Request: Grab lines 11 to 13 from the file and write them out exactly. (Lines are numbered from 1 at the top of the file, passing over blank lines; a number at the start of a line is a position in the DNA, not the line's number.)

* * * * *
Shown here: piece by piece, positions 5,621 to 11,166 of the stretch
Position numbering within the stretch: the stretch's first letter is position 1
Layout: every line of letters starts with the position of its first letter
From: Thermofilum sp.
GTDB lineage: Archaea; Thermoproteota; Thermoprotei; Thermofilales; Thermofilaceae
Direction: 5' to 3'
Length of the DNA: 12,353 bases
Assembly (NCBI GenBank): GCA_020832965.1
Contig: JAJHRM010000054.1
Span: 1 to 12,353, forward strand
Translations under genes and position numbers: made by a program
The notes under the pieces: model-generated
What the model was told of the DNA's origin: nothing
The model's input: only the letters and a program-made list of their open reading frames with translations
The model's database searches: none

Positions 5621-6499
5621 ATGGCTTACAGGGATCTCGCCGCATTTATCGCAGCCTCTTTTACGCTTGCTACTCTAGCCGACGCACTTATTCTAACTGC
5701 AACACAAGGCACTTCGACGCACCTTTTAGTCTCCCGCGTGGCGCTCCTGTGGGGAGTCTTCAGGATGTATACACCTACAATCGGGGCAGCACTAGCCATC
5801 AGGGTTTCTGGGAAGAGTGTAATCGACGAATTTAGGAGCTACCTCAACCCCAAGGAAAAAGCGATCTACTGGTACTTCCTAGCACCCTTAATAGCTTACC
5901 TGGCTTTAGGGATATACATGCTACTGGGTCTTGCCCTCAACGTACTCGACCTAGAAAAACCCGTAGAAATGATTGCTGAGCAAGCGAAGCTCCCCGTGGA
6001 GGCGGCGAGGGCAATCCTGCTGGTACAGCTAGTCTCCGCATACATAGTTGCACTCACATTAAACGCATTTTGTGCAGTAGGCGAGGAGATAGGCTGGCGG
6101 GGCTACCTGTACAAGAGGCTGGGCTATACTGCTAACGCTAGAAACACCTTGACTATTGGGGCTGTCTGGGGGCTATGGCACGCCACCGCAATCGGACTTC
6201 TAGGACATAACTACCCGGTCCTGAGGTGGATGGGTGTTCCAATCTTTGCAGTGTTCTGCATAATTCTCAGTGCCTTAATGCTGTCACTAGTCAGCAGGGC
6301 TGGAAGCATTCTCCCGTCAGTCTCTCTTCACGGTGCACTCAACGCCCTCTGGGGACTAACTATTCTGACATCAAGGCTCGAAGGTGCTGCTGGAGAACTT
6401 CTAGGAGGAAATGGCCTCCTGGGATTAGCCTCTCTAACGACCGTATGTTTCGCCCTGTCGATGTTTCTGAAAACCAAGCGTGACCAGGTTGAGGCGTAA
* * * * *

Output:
Translations under genes and position numbers: made by a program
The notes under the pieces: model-generated
What the model was told of the DNA's origin: nothing